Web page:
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  • Counterproliferation: India's New Imperatives and Options

    Despite its excellent record in the field of non-proliferation of technologies, know-how and equipment related to weapons of mass destruction (WMD) to other states, India has been essentially a passive actor in global non-proliferation initiatives. As a result, it does not as yet have a comprehensive framework or strategy within which it defines its anti-proliferation objectives.

    January 2007

    Soft Borders and Cooperative Frontiers: India's Changing Territorial Diplomacy Towards Pakistan and China

    For decades, the dominant sense in the foreign policy establishment of India was that neither the Kashmir question nor the boundary dispute with China was ripe for resolution. Yet, in defiance of this received wisdom, two very different political coalitions have opened and sustained substantive negotiations on Jammu and Kashmir and the boundary dispute with China. Forward movement in both negotiations has also been premised on opening the closed frontiers with China and Pakistan.

    January 2007

    The Stern Review on the Economics of Climate Change and India's Position

    Sir Nicholas Stern, former chief economist of the World Bank and head of the British government's economic service, and his team submitted the report titled The Economics of Climate Change in October 2006. The report consolidates the research on the scientific evidence of climate change and concludes that evidence is now overwhelming: climate change is a serious global threat.

    December 27, 2006

    The India-Bangladesh Border : "A Problem Area for Tomorrow"

    Statistics reveal that the Border Security Force (BSF) has so far, this year, apprehended 8,196 persons who were trying enter India illegally from Bangladesh. The numbers that successfully manage to evade the security forces on the border, is of course, much larger. Apart from the usual suspects, the militants and economic migrants, the recent political turmoil in Bangladesh has also resulted in many Bangladeshi political dissidents and people from the religious minorities attempting to sneak into India to avoid political and religious persecution.

    December 08, 2006

    Hu Jintao's India Visit Boosts Sino-Indian Relations

    The Chinese President Hu Jintao's visit to India signifies an important milestone in bilateral relations. The visit showed that there is a mutual willingness to keep the irritants aside and move forward. Both the powers of Asia have indeed placed greater importance on "stable relations" with each other in the coming days. This was clearly visible in Hu Jintao's "five-point proposals" for developing Sino-Indian relations. The rumours of India-China relations being affected by growing strategic relationship between India and US have been laid to rest for the moment.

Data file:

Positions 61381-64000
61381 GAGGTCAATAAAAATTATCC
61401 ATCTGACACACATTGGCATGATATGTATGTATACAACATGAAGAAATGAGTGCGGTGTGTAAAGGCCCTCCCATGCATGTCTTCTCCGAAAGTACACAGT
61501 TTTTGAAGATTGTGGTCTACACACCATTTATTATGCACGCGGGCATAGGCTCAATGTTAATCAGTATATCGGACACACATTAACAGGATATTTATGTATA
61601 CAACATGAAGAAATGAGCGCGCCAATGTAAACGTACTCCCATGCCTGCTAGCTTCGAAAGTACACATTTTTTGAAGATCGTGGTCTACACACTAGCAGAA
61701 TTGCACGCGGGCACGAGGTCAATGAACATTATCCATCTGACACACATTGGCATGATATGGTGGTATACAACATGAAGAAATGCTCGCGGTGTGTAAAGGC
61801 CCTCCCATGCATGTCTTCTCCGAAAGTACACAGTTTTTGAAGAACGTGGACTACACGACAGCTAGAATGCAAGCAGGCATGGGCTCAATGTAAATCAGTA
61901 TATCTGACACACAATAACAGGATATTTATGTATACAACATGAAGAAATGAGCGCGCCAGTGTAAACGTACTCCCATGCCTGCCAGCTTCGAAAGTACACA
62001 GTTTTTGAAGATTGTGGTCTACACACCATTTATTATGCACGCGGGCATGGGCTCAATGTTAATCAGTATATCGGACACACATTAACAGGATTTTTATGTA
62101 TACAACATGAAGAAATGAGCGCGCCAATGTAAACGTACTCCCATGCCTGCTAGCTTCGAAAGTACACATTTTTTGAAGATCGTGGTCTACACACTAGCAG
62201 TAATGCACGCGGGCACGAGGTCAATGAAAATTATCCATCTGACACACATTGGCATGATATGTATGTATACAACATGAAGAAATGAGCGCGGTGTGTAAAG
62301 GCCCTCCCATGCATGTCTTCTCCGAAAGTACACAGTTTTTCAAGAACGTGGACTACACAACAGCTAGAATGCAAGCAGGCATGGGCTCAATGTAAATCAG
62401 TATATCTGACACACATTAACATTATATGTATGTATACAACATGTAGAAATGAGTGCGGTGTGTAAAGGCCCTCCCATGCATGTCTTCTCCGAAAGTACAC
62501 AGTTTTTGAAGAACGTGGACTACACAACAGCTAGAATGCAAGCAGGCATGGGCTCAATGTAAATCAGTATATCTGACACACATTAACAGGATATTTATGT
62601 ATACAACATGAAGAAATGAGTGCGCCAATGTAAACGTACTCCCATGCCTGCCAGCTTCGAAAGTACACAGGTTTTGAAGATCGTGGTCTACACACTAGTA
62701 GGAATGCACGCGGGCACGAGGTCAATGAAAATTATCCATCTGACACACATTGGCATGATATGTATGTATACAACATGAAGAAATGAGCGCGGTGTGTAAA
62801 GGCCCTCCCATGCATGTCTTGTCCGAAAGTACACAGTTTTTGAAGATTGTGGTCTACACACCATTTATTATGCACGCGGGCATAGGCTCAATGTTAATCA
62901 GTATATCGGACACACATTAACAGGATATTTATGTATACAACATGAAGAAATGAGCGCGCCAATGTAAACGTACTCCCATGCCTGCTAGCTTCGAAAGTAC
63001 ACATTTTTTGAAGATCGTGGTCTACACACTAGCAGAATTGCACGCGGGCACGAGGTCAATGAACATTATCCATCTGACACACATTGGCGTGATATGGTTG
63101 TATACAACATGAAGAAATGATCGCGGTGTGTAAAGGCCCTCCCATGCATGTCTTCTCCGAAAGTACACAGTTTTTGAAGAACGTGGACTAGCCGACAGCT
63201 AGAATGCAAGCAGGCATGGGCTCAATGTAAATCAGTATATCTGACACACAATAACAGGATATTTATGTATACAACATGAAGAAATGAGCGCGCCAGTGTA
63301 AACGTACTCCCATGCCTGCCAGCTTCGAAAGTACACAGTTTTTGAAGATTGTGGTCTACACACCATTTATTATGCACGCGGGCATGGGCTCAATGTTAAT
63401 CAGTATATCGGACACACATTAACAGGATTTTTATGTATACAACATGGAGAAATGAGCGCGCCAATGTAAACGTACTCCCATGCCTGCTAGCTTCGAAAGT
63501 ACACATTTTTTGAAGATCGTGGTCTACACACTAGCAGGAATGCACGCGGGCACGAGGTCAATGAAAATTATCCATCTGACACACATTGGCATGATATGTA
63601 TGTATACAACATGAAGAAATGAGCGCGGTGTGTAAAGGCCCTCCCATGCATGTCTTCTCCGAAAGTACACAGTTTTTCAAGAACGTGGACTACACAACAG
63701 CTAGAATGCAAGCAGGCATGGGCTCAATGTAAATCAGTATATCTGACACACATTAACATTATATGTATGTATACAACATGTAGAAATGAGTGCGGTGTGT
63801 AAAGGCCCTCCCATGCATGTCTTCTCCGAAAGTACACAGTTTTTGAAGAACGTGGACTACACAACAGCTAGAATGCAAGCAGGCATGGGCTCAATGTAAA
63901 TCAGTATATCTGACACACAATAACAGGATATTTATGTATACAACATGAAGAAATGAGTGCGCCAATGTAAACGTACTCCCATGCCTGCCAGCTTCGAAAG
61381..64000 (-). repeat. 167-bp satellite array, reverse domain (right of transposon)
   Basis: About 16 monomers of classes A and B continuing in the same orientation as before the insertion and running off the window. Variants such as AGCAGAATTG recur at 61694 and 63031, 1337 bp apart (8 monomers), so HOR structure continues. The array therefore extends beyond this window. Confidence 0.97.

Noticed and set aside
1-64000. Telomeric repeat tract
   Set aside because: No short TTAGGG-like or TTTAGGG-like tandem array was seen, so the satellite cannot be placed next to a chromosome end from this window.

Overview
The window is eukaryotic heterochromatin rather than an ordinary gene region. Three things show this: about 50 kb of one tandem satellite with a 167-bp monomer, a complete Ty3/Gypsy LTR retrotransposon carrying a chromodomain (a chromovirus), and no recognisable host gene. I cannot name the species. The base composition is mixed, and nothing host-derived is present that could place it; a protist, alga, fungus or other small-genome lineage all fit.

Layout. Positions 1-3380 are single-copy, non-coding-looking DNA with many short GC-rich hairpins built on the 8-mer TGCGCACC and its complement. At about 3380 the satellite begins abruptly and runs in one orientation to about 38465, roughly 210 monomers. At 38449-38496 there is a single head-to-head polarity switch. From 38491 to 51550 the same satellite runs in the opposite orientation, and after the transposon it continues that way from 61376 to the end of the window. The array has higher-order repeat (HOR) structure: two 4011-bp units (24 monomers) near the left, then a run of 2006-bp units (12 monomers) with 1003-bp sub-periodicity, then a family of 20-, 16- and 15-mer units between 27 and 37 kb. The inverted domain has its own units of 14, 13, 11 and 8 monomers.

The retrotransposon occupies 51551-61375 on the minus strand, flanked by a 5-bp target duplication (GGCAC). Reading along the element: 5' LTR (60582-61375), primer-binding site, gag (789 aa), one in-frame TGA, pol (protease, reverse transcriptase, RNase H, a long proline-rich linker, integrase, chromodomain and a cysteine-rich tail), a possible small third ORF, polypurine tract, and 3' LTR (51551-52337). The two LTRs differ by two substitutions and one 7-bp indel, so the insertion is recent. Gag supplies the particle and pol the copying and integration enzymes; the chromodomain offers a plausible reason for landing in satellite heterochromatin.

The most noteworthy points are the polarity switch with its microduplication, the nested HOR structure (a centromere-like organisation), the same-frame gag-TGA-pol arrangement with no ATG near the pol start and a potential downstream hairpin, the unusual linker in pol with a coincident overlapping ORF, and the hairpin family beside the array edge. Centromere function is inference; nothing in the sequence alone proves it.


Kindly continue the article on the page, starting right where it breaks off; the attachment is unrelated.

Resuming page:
November 30, 2006

    Chinese Strategy in the High Himalayas

    As the India-China relationship continues to grow in the new Asian dynamics, Mr. Hu Jintao's maiden visit will indeed help to keep the momentum of improving ties going. The main thrust of both governments will be to establish greater political trust for future co-operation. Two-way trade between India and China is likely to touch US $24 billion this year. There are high expectations on both sides. Manmohan Singh and Hu know each other well. They have met and held talks five times during the last two years.

    November 21, 2006

    Indo-US Nuclear Deal: The Bill and Apprehensions

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    Changing World Strategic Landscape and India

    It may have seemed ironic that Russia, the erstwhile archenemy of western military alliance was hosting, in St Petersburg earlier this year, the summit meeting of G-8, the epitome of western riches and power. But it was truly reflective of the spirit of our times. For India, which was invited along with China and some others as outreach countries, it was an opportunity to share the big stage. A closer look at the dynamics in evidence at the G-8 would suggest that the world strategic landscape is constantly evolving and it would be useful for us to reflect on where exactly are we headed.

    October 31, 2006

    Lights out for the nuclear deal?

    The speed and relative ease with which the Indo-US nuclear deal raced through the respective committees of Congress and the margin by which it was assented to by the House of Representatives on 27 July, scarcely four months after it was introduced in Congress, created the expectation that the same scenario would play out in the Senate. These hopes have been belied by the failure of the Senate to pass the Bill before it recessed for the mid-term elections.

    October 05, 2006

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